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Manila suspends classes due to Omicron surge

Philippine authorities say schools, govt workers need to take a 'health break' as Covid-19 infections soar

Joseph Peter Calleja, Manila

Joseph Peter Calleja, Manila

Published: January 14, 2022 08:22 AM GMT

Updated: January 14, 2022 03:44 PM GMT

Manila suspends classes due to Omicron surge

Students attend a flag-raising ceremony before classes at Ricardo P. Cruz elementary school in Taguig city, suburban Manila, on Dec. 6, 2021. Schools in the city are now on a two-week 'health break' amid a surge in Omicron-related Covid-19 infections. (Photo: AFP)

Authorities in the Philippines are to shut down schools and colleges from Jan. 16-31 as part of what they call a “health break” in response to surging coronavirus infection levels.

People engaged in non-essential government work have also been told to stay at home amid a surge that saw almost 34,000 new cases on Jan. 13.

Manila City, headed by presidential candidate Mayor “Isko” Moreno Domagoso, was the first to issue the suspension order “to give students and workers time to rest.”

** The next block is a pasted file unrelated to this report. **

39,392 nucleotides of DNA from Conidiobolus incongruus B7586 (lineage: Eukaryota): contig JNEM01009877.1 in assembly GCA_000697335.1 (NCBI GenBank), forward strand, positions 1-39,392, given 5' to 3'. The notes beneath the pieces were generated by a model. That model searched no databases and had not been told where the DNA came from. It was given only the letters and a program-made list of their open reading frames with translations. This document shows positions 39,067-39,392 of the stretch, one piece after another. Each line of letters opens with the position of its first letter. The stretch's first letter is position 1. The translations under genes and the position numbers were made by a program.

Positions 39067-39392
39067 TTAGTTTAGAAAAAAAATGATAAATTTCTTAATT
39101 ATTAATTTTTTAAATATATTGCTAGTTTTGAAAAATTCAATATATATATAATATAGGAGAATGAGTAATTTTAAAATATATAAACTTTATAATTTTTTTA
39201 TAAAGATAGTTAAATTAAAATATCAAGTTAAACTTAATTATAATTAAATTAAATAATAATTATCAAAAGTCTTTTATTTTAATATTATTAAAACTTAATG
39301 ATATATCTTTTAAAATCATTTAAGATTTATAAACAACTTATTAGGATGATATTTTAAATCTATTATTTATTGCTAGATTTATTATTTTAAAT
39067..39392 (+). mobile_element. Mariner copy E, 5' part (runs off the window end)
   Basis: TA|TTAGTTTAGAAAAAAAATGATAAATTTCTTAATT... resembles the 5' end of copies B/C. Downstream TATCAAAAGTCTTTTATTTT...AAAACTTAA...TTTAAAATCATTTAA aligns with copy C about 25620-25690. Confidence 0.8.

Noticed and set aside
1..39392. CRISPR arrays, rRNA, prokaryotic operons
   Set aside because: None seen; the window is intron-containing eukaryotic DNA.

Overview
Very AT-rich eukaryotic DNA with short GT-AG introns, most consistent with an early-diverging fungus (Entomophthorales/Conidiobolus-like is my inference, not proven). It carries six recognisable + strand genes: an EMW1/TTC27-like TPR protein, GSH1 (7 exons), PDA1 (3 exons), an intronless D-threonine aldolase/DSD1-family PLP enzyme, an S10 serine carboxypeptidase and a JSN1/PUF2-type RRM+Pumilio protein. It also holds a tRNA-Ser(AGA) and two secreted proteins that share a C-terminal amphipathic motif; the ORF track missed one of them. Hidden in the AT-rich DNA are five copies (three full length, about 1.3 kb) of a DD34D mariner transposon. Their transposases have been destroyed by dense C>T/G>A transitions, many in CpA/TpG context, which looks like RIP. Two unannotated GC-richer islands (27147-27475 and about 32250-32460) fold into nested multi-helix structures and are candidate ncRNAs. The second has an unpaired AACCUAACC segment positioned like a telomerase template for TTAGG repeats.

“There will be no classes or working, even online, to have a health break. Anxiety levels [due to Covid concerns] will be lessened,” Domagoso said on Jan. 13.

Domagoso’s order also resulted in the suspension of classes in major universities in Manila such as the Dominican-run University of Sto. Tomas and other Catholic schools.

Authorities elsewhere, such as in Bataan, near Manila, have followed suit.

It’s only humane to give all of us a break amid this outbreak, if only to allow us to recover

The Department of Education likewise suspended classes in elementary and other schools to protect teachers and staff from the surge.

It also ordered “necessary adjustments” to the school calendar to complete the mandatory number of education days in the year.

The move has been welcomed by teachers who thanked the authorities for considering not only the physical but the mental health of teachers during the pandemic.

“Many of our teachers have been sick since the new year started; like the rest of the country, it seems. Nearly every household we know has a sick member in it. Teachers and students alike are struggling to keep holding classes amid this Omicron-driven surge. Either we’re sick or we’re taking care of family members who are. It’s only humane to give all of us a break amid this outbreak, if only to allow us to recover,” said Raymond Basilio, secretary-general of a group called the Alliance of Concerned Teachers.

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Meanwhile, a diocese in the Philippines has left it to parishes to decide whether to shut church doors in the face of rising infections.

“Placing parish churches on lockdown should now become the responsibility of parish pastors and administrators … this should be done as a last resort and in response to grave threats to people’s health and safety,” said Novaliches Bishop Roberto Gaa on Jan. 12.

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